2. Edit that tree's 9 script to override $PLAN9 with
    the path to the local tree (1 line change).
    3. Extract a fresh tree somewhere else.
    4. run SYSNAME=xxx OBJTYPE=xxx INSTALL in the fresh tree.
    (assumes
    I haven't tried this (I find it much easier just to set up
    a dedicated machine of the right OS and architecture
    and use its native tools), but having the local copy of
    the tools in the path before running INSTALL should
    make it use those instead of the ones it builds.

    That sounds like a lot less work than your original proposal.

    Good luck.

    Russ



  11. Re: [9fans] Modularizing plan9port

    On Wed, Jun 11, 2008 at 2:53 PM, Enrico Weigelt wrote:
    > * Uriel wrote:
    >
    >> Cross-compiling in Gnu/land is a nightmare not worth going into.

    >
    > No, it isn't - as long as you've got a proper toolchain and
    > get around auto****. (eg. I've got my own libtool implementation ;-p)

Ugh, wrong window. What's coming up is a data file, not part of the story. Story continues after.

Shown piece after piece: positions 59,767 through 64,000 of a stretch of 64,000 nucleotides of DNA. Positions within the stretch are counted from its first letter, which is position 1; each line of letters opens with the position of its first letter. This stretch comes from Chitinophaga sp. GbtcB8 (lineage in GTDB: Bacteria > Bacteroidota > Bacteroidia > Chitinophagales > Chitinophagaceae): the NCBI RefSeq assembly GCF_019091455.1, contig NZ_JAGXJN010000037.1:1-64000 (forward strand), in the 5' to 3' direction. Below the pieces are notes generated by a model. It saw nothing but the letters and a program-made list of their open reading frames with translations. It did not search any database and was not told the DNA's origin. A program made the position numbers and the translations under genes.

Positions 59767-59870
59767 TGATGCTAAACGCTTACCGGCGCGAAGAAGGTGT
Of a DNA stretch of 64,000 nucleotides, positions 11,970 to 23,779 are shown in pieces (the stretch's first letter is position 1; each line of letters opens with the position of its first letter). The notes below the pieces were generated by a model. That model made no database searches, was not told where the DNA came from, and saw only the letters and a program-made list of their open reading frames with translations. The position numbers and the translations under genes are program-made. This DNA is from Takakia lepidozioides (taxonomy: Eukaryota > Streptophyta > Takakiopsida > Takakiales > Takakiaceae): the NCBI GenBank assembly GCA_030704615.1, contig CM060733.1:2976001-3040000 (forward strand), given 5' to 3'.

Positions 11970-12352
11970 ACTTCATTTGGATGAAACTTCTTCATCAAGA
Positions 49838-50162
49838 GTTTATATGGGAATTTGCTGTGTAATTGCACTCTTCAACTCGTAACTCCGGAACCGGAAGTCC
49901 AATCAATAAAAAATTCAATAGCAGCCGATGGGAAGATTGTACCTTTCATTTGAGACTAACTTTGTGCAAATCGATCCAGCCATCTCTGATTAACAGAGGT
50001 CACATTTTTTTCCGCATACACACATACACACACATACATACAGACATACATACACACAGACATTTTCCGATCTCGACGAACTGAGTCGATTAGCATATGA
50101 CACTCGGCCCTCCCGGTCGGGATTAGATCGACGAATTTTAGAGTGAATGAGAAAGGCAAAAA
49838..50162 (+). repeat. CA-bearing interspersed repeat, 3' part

>


    no, it isn't - as long it is.


  12. Re: [9fans] Modularizing plan9port

    On Wed, 2008-06-11 at 14:23 -0400, Russ Cox wrote:
    > I find it much easier just to set up
    > a dedicated machine of the right OS and architecture
    > and use its native tools


    Speaking of which: am I the only one betraying the true
    cross-compiling in favor of virtualized copies of the
    OS/platform? I mean, with Qemu and abundance of images
    it just seems way easier these days.

    Thanks,
    Roman.



  13. Re: [9fans] Modularizing plan9port

    On Wed, Jun 11, 2008 at 10:48:34PM +0200, Enrico Weigelt wrote:
    > * Russ Cox wrote:
    > No, I can't have one dedicated machine per target right here.
    > And most of my targets aren't even capable of compiling.


    Why not just use a VM for each target?

    > > That sounds like a lot less work than your original proposal.

    >
    > Even if I could go this way, it would require *much* more
    > manual works. Simply too expensive.